Death at Larry Gagosian’s New York Mansion Sparks Investigation

The deceased worker was helping to complete a $70 million, four-year redesign.

Larry Gagosian
Larry Gagosian
larry-gagosian-fire

Larry Gagosian.
Photo: Patrick McMullan.

 

An employee of Koenig Iron Works was installing a plate under a second-floor balcony at Larry Gagosian’s Upper East Side mansion last weekend when he fell from a ladder. The worker was rushed to a Manhattan hospital after suffering a heart attack, multiple broken bones, and internal bleeding. He died on March 22.

The workers were reportedly rushing to complete a $70 million, four-year redesign of Gagosian’s 20,000 square-foot megamansion by starchitect Annabelle Selldorf, which will include a screening room, rooftop pool, and garden.

An on-site source claimed that Gagosian’s estate manager, Dana Stanley, “was threatening liquidated damages if they didn’t finish up by the end of this month.”

Despite this claim, there is no confirmation that the urgency to complete the project played a role in the accident. However, the Occupational Safety and Health Administration (OSHA) sent inspectors on Thursday morning to interview contractor Steve Fetner of Bernsohn & Fetner, as well as several workers who were on site at the time of the fatal fall.

The former Harkness Mansion, now owned by Larry Gagosian, where the accident took place. Photo: Property Shark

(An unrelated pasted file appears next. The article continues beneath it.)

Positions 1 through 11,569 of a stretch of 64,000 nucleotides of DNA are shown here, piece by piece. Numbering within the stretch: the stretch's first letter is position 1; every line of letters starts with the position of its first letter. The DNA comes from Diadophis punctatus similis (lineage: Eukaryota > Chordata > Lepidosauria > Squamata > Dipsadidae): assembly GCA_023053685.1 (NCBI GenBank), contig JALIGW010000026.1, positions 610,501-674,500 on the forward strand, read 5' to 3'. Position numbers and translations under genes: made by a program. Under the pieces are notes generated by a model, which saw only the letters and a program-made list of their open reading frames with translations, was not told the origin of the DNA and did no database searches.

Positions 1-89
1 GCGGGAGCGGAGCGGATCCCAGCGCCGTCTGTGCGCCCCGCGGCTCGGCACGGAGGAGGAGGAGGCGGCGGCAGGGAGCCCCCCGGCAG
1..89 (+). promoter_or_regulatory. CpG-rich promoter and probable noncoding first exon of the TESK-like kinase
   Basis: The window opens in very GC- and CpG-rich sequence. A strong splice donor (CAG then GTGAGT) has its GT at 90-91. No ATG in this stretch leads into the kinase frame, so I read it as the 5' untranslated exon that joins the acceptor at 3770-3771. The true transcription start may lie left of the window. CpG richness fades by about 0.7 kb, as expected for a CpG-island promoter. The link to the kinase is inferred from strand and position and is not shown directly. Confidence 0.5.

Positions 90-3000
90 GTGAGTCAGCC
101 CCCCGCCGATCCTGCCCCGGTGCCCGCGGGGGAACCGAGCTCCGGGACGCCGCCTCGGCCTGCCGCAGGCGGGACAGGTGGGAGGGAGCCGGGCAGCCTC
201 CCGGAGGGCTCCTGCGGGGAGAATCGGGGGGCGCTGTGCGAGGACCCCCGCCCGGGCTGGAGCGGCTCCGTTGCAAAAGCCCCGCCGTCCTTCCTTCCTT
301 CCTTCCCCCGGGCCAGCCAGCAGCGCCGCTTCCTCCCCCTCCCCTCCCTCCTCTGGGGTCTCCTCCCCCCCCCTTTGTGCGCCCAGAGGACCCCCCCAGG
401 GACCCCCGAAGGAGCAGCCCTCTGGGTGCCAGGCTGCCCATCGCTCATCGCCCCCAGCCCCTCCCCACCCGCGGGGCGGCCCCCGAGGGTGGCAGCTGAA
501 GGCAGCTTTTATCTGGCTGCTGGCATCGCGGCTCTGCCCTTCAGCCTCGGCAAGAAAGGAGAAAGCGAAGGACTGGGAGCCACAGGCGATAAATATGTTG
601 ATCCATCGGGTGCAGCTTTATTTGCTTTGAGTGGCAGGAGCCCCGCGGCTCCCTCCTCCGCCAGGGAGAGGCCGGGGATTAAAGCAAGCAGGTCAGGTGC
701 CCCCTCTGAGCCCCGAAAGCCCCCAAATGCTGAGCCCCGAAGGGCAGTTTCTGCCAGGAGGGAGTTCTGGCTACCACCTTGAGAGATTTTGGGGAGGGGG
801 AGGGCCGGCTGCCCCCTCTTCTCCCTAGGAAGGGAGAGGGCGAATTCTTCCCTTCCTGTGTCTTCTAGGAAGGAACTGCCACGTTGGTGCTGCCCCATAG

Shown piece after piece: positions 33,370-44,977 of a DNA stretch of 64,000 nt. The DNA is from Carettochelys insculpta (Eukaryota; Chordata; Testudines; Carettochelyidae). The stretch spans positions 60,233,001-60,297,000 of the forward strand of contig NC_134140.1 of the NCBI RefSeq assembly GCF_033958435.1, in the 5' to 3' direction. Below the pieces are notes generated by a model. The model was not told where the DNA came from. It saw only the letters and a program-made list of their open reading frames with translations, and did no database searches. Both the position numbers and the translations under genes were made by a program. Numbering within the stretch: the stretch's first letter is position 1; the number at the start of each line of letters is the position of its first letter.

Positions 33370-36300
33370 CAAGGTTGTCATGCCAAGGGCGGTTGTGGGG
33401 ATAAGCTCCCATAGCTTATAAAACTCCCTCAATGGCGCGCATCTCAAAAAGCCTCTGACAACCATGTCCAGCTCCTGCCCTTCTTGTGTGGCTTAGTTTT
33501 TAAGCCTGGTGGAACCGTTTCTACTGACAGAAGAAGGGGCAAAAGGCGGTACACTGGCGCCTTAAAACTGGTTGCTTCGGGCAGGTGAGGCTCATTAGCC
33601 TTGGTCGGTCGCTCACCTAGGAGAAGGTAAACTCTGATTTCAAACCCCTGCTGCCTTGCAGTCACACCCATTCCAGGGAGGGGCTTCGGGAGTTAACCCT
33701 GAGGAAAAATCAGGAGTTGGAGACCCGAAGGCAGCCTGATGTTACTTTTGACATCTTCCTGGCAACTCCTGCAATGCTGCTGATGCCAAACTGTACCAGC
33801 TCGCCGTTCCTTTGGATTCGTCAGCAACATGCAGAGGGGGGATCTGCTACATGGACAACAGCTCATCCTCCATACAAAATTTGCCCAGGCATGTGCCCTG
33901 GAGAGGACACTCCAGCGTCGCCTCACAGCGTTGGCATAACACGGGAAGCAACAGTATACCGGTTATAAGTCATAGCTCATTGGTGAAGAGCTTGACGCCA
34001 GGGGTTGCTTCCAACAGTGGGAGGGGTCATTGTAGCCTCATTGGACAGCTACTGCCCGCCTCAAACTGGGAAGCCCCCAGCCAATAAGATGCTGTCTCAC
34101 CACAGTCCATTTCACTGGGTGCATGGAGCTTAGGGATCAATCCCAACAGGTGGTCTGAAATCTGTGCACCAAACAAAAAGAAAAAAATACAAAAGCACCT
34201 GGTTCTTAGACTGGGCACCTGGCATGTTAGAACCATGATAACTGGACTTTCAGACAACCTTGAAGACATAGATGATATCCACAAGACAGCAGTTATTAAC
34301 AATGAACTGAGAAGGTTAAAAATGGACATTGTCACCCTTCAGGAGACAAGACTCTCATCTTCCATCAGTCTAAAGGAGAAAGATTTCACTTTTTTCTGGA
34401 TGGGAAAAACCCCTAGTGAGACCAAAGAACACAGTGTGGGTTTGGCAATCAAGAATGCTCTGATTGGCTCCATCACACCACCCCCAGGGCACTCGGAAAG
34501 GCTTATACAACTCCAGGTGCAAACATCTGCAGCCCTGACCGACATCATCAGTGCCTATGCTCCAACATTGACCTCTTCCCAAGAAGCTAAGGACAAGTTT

The former Harkness Mansion, now owned by Larry Gagosian, where the accident took place.
Photo: Property Shark

OSHA reported that they were not notified of the tragedy, despite the fact that employers are required by law to report to them within eight hours of any on-the-job death.

A spokesperson for the organization said: “OSHA’s Manhattan office began an inspection this morning. The inspection will seek to determine whether or not there were any violations of workplace safety and health standards in connection with this incident.”

“I was deeply saddened to hear of this tragic accident” said Gagosian in a statement earlier this week. “My deepest sympathies go out to his family.”

Gagosian purchased the property from J. Christopher Flowers, a private equity investor, in 2011 for $36.5 million. The property has been under construction ever since. While the historic limestone facade has been kept in place, the interior is being rebuilt from the ground up (see Is Larry Gagosian Readying for Retirement?).

Gagosian was not available for further comment at press time.

Last May, a fire broke out at Gagosian’s Hamptons estate, though luckily no one was injured (see Fire at Larry Gagosian’s Hamptons Estate).


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